sudo nano /etc/ocserv/config-per-user/user1

You can also add them to the per-group configuration file, then add users to the group.

Restart ocserv for the changes to take effect.

sudo systemctl restart ocserv

How to Enable IPv6 in OpenConnect VPN

If your VPN server has a public IPv6 address, you can enable IPv6 in OpenConnect VPN. Edit ocserv configuariton file.

sudo nano /etc/ocserv/ocserv.conf

Find the following two lines and uncomment them.

ipv6-network = fda9:4efe:7e3b:03ea::/48
ipv6-subnet-prefix = 64

Save and close the file. Restart ocserv for the change to take effect.

sudo systemctl restart ocserv

Then we need to enable IP forwarding for IPv6. Edit sysctl.conf file.

sudo nano /etc/sysctl.conf

Add the following line at the end of this file.

net.ipv6.conf.all.forwarding=1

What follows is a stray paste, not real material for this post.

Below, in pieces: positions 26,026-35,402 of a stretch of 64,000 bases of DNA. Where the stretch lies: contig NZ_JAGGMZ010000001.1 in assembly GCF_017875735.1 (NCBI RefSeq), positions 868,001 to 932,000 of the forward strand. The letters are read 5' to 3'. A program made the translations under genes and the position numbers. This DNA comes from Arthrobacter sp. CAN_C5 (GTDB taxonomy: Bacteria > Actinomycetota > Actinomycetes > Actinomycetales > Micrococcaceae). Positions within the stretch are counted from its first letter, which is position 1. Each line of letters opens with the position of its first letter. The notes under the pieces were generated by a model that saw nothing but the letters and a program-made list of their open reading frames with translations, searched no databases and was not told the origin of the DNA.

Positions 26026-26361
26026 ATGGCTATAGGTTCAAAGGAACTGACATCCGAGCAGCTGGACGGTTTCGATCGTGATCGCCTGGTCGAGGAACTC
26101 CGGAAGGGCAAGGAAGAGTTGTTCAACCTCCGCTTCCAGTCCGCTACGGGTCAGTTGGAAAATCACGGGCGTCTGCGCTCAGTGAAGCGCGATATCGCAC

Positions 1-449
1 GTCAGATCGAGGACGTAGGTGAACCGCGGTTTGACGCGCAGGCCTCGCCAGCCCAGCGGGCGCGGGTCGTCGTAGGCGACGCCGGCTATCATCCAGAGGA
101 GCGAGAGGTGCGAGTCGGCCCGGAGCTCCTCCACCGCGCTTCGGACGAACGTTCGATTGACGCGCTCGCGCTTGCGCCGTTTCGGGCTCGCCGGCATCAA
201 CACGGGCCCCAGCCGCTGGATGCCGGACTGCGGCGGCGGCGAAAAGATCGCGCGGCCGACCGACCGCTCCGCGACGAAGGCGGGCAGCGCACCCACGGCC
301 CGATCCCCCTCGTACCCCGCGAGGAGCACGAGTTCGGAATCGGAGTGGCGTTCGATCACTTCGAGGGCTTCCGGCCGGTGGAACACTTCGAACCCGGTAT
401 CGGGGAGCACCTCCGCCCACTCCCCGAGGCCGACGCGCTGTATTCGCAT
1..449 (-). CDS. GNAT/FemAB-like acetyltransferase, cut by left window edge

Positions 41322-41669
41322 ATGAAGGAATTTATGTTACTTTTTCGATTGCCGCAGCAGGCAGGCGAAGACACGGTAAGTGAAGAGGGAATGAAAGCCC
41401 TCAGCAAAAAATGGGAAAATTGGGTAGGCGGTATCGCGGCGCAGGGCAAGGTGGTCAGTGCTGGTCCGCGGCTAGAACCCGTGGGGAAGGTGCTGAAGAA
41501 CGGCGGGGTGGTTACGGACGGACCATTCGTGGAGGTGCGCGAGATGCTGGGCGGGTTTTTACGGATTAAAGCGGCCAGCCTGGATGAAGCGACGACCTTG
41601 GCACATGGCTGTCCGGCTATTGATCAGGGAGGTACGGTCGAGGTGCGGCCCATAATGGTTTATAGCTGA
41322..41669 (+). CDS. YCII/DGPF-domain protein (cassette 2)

Save and close the file. Then apply the changes with the below command.

sudo sysctl -p

Next, we need to set up IPv6 masquerading in the server firewall, so that the server becomes a virtual router for VPN clients.

sudo nano /etc/ufw/before6.rules

By default, there are some rules for the filter table. Add the following lines at the end of this file. Replace ens3 with your own network interface name.

# NAT table rules
*nat
:POSTROUTING ACCEPT [0:0]
-A POSTROUTING -o ens3 -j MASQUERADE

# End each table with the 'COMMIT' line or these rules won't be processed
COMMIT

In Nano text editor, you can go to the end of the file by pressing Ctrl+W, then pressing Ctrl+V.

IPv6 masquerading in the UFW firewall

By default, UFW forbids packet forwarding. We can allow forwarding for our private IPv6 network. Find the ufw6-before-forward chain in this file and add the following 3 lines, which will accept packet forwarding if the source IP or destination IP is in the fda9:4efe:7e3b:03ea::/48 range.

ufw allow packet forwarding for ipv6 network

Save and close the file. Restart UFW for the change to take effect.